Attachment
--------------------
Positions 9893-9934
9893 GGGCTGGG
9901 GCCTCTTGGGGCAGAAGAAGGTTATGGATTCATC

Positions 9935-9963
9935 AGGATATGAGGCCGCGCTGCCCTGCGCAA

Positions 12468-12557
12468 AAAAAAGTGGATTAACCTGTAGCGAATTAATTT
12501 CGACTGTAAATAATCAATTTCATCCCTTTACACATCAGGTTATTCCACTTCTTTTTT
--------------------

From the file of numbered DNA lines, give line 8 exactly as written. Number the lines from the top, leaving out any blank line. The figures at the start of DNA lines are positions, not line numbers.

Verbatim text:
12501 CGACTGTAAATAATCAATTTCATCCCTTTACACATCAGGTTATTCCACTTCTTTTTT